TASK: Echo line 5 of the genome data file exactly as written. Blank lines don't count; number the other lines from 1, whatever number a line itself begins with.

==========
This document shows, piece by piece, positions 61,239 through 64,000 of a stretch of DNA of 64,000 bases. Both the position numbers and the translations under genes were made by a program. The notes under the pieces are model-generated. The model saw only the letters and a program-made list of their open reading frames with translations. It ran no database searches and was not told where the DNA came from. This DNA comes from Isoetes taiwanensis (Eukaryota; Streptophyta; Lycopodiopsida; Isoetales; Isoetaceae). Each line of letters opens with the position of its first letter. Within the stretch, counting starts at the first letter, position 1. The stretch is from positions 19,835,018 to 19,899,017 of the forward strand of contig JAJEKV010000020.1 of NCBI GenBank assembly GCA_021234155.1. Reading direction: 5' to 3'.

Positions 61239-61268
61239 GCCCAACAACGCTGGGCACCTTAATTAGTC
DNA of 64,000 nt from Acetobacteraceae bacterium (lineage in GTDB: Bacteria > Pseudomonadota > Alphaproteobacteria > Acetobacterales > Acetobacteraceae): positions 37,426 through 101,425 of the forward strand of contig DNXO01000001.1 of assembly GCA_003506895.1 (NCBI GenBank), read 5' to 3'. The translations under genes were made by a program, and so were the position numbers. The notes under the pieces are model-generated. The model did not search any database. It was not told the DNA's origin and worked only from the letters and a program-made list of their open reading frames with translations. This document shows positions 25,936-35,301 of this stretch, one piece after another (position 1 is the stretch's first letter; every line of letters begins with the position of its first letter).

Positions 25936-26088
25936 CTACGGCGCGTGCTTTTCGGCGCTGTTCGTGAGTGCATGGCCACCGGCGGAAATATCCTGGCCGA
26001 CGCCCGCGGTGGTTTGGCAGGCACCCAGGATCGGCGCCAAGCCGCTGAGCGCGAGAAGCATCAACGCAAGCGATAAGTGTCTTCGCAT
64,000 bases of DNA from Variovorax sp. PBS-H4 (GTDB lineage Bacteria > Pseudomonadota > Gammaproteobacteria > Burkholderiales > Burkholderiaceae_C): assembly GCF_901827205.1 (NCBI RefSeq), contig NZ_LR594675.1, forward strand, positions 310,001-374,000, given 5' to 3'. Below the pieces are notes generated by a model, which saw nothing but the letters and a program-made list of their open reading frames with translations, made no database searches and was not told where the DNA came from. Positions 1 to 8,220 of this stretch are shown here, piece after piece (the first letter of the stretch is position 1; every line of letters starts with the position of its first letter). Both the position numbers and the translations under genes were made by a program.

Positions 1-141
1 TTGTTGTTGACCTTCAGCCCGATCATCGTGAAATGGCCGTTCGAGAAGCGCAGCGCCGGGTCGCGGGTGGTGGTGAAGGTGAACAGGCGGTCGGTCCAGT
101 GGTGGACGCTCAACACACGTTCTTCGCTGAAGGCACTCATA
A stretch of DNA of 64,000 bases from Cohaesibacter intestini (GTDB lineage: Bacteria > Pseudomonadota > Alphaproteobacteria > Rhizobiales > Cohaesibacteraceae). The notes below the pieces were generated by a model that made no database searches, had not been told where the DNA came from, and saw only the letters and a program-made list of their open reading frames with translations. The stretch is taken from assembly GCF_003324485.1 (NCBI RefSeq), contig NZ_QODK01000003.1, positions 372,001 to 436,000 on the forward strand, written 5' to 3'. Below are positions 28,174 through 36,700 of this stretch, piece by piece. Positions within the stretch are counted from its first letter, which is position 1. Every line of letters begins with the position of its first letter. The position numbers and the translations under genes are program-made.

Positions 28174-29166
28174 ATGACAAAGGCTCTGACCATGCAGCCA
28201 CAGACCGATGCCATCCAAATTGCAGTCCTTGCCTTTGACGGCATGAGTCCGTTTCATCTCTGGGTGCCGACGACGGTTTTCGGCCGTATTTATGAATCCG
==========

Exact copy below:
Positions 25936-26088